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“Our work is the first detailed study of the biology and mechanics of chimpanzee muscle tissue,” O’Neill told Gizmodo. “Our results show that the main difference between chimpanzee and human muscle is in fiber distribution, with chimpanzees having a much higher fraction of fast fibers than humans, on average,” adding that “all of our measurements of chimpanzee muscle are new.”

Later, data was run through a computer program that simulated the virtual muscles of human and chimps based on fiber composition. The model revealed chimp muscle is about 1.35 times more powerful than the human variety, as reported in the journal Proceedings of the National Academy of SciencesBut because humans are much heavier than a chimp, it’s safe to say that in absolute terms a typical human is more powerful than a typical chimp. There goes this myth, too.

” Thus, the superior mass-specific muscular performance of chimpanzees does not stem from differences in isometric force-generating capabilities or maximum shortening velocities—as has long been suggested—but rather is due in part to differences in MHC isoform content and fiber length,” the authors wrote.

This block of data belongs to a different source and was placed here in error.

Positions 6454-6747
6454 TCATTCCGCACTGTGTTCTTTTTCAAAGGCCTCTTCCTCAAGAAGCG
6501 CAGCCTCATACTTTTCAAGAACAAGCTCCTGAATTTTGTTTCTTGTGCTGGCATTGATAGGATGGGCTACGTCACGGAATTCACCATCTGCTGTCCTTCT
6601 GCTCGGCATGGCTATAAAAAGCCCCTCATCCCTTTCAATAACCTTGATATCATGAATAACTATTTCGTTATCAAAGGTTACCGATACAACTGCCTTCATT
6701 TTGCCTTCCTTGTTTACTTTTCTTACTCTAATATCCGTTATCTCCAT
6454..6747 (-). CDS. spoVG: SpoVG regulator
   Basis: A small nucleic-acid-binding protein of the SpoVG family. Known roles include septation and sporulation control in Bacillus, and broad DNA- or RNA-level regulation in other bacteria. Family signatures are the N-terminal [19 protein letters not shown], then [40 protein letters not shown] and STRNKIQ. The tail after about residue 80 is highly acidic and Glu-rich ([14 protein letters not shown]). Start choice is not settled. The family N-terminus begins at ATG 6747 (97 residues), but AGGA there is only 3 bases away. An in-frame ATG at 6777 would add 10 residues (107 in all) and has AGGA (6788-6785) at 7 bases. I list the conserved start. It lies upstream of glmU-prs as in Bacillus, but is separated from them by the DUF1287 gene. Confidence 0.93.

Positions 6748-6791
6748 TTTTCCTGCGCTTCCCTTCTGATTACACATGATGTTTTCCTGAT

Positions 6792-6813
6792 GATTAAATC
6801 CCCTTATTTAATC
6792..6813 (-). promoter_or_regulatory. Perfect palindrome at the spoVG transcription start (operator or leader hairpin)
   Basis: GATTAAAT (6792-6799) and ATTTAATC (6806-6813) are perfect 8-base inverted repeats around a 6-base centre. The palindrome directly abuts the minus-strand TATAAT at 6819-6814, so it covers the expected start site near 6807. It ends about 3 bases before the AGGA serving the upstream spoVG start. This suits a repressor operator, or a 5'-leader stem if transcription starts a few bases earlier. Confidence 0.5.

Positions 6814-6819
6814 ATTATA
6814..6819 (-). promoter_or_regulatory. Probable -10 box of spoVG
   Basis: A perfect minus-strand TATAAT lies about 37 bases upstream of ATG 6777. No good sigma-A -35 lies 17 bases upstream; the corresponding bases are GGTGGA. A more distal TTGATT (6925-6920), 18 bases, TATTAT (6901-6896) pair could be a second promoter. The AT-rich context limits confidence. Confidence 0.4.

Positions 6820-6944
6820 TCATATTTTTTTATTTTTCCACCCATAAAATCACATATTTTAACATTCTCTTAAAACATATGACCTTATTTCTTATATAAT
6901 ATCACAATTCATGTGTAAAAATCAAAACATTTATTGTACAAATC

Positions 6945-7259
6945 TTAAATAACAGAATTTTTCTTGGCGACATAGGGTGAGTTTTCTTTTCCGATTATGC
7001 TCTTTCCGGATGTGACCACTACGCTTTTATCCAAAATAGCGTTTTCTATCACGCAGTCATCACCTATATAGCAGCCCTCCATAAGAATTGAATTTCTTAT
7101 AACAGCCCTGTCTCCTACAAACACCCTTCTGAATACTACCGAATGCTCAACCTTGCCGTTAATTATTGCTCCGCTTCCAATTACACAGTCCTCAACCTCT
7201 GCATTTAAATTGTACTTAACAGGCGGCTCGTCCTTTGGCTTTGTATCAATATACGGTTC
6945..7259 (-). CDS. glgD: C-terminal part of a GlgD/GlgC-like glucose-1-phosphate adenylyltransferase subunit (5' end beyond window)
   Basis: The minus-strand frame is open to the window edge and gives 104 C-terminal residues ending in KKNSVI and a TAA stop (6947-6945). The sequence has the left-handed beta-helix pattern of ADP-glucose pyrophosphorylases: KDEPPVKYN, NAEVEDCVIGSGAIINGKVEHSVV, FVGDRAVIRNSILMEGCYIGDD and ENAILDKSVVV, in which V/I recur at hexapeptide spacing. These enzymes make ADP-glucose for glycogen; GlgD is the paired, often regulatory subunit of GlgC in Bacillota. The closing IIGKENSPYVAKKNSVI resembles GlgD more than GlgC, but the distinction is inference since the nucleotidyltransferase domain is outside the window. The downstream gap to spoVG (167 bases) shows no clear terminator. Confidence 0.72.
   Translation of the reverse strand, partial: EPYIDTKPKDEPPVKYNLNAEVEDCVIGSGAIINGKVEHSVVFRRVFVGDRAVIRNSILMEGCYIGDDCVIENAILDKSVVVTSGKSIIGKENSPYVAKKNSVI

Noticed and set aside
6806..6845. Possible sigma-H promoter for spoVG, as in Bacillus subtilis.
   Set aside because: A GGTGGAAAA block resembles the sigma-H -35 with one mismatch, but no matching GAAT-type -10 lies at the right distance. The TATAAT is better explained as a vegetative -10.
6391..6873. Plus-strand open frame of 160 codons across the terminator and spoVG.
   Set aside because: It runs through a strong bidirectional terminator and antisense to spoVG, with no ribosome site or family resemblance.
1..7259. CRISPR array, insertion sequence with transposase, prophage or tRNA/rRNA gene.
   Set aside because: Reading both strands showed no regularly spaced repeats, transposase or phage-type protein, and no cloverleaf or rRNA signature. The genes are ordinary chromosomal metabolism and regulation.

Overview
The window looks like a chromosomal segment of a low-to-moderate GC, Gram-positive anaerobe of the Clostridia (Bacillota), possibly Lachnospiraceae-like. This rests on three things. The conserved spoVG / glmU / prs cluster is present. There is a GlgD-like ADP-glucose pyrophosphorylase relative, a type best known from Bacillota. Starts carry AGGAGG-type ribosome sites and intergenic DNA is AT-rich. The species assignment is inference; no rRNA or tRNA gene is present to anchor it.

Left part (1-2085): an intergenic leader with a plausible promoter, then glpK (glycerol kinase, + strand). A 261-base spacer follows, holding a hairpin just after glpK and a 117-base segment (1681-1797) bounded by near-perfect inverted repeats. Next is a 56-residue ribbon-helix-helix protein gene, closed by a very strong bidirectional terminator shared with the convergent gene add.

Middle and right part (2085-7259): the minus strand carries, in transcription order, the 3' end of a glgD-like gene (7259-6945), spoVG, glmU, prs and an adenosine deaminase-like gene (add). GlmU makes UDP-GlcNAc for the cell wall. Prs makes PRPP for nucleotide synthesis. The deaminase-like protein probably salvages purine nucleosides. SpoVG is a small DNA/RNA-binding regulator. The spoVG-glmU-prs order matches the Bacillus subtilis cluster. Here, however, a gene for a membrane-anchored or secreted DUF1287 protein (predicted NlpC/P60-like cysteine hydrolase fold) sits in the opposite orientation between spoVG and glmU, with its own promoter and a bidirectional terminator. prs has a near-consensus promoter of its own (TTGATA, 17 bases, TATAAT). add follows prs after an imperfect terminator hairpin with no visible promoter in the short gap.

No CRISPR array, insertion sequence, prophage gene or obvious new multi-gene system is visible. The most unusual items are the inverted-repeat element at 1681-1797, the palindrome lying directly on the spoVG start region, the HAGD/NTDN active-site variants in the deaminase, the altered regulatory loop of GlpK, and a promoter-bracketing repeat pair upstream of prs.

O’Neill says it’s likely other apes have similar muscle strength to chimpanzees. Humans seem to be the odd ones. Indeed, when the team compared the muscle fiber in various mammals like mice, cats, dogs, horses or macaques, they found that only two animals had more slow-twitch fibers: the lethargic slow loris and humans.

Slow_Loris_Female

Humans and distant cousins Slow Lorises are built for endurance…. Credit: Wikimedia Commons.

Fast-twitch fibers give mammals a competitive advantage when it comes to doing high-intensity tasks like climbing a tree or lifting a heavy bolder. We’re not feeble, though. Because we humans have more slow-twitch fibers, we’re better suited for endurance tasks like distance running, and during mankind’s great exodus out of Africa this certainly helped. Not to mention that human hunters could simply tire their pay around while hunting. Another benefit of slow-twitch fibers is they consume less metabolic energy, freeing energy that enabled humans’ bigger brains. Without this feature, you could say humans might have never come to conquer the world.

“We propose that the hominin lineage experienced a decline in maximum dynamic force and power output during the past 7–8 million years in response to selection for repetitive, low-cost contractile behavior,” the authors concluded.

[HEY, HUMAN, NOW GO READ] Are humans apes?